Along Connecticut Avenue in Cleveland Park, there's a service lane whose best use has long been the subject of debate, along with an intersection that's very difficult for pedestrians to navigate. The District Department of Transportation's plan for the area would keep the lane for cars but also work to slow driving speeds. It would also re-do the intersection to make it much easier to walk through.
The main commercial strip in Cleveland Park runs along Connecticut, from the Metro stop at Porter Street NW down to Macomb Street. The area features many shops and restaurants, a public library, and multiple bus lines. With the District looking to realize Vision Zero, a plan where nobody dies from traffic-related injuries, the neighborhood is full of opportunities for newer (and safer) pedestrian infrastructure.
Last year, heavy rain caused the Cleveland Park Metro station to flood, highlighting the need for better drainage in the area. Plans for changes were already underway, but according to Ward 3 Councilmember Mary Cheh, who represents this area, the storm kicked things into gear.
The service lane stays, but with more space for people
The service lane, whose entrance is on Macomb Street and exit is on Ordway, is home to about 25 parking spaces. For years, some have argued that it should become a sidewalk. Others, particularly business owners, have said they depend on customers who park there. It’s such a contentious issue that DDOT even published a 330 page study about it!
One problem with the current arrangement is that it results in an awkward five-way intersection at Connecticut and Ordway. Another is that it makes for a narrow sidewalk— often no wider than six feet— along the storefronts. It’s not uncommon to see pedestrians walking in the service lane during busier periods.
DDOT has proposed three plans for keeping the service lane open to cars while moving its exit onto Connecticut Avenue. Bulb-outs would go between the lane and Ordway, creating new space for a small plaza and simplifiying the intersection of Connecticut and Ordway.
The agency is also looking repaving the lane with cobblestones while leaving the sidewalks concrete. This would slow traffic and visually separate the parking area from the sidewalk.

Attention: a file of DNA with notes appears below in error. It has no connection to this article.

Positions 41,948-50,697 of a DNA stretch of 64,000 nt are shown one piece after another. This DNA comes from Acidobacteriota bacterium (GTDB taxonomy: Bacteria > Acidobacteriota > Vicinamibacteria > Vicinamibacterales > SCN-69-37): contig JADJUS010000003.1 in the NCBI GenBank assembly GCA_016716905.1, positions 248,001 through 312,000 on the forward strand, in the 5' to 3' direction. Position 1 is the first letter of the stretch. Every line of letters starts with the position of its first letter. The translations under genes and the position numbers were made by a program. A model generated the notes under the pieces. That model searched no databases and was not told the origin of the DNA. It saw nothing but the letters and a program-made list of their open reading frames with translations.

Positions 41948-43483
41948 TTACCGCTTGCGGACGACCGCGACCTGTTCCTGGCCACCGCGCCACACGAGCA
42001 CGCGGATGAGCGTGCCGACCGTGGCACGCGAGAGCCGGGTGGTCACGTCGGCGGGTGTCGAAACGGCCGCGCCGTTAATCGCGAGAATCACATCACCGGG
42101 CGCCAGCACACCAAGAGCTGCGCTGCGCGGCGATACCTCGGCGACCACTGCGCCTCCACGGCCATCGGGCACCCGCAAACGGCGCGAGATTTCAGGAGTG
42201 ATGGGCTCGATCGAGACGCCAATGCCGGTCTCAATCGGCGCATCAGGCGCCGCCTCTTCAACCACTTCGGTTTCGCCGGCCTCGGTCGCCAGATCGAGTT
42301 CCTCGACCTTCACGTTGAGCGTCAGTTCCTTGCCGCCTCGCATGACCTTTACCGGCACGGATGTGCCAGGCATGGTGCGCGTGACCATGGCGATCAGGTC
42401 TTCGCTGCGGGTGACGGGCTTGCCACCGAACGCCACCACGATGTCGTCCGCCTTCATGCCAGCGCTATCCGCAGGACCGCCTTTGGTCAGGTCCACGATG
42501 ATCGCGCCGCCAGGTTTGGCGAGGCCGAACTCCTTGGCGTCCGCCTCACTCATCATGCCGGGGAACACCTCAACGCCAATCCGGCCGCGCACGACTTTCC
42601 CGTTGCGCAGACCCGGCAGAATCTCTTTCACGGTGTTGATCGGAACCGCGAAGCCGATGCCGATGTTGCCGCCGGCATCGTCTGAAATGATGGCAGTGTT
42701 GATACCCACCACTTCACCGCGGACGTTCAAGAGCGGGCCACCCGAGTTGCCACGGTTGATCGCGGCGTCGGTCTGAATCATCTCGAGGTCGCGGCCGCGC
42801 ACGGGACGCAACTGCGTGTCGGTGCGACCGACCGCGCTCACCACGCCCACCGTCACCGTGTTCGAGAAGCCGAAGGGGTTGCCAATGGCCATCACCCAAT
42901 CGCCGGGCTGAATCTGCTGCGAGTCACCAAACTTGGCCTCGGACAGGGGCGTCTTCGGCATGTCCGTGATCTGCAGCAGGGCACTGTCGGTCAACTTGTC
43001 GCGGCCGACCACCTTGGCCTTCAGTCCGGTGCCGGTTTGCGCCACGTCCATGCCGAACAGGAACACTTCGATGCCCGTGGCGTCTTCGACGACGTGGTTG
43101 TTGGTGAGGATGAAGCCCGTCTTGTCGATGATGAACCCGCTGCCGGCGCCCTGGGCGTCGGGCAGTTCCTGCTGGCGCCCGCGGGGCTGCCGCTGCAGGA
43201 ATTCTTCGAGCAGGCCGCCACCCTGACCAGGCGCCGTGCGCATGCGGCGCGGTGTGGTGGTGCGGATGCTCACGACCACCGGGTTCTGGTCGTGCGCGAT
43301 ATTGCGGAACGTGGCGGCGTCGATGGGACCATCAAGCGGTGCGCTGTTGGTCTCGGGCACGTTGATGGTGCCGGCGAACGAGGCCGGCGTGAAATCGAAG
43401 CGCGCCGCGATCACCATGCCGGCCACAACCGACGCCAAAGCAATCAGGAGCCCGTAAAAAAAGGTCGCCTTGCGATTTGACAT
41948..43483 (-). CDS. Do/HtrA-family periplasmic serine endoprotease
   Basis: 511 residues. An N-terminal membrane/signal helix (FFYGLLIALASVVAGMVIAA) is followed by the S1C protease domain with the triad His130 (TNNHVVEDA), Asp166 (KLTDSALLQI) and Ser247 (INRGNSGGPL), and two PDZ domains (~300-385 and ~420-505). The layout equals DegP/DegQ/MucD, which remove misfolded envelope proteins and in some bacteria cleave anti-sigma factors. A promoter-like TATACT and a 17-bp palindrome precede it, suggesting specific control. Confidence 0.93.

A much more pedestrian-friendly intersection at Connecticut and Porter
At the intersection of Connecticut and Porter, slip lanes from Quebec Street force pedestrians onto traffic islands and encourage higher speed turns. They also mean the bus stop is in an inconvenient place farther east on Porter. An awkwardly-placed driveway for an Exxon station on the southeast corner of the intersection adds another potential conflict point for pedestrians and drivers.
The plan DDOT has put forward would remove the slip lanes, using the space to widen the sidewalk, add places to sit, and move the bus stop closer to Connecticut Avenue. One of the Exxon driveways would also go, and Porter Street would get a pedestrian island and bulbouts.
New seating and better drainage, too
The plan also slates other parts of Connecticut Avenue for changes. Since the western side of the street has a wide sidewalk, DDOT has proposed new gathering and seating areas; the street furnishings could be designed with an eye toward complementing the area’s architecture. DDOT's plans also call for bioretention ponds that would reduce water runoff, and to raise the Metro station's service vents to cut back on the chance of flooding.
DDOT will host a public meeting about the latest designs on June 8, 2017 from 6:30-8:30 pm at John Eaton Elementary School. Revisions to these proposals will be made through the summer, with a final plan coming by December 2017. Construction could begin by May 2018.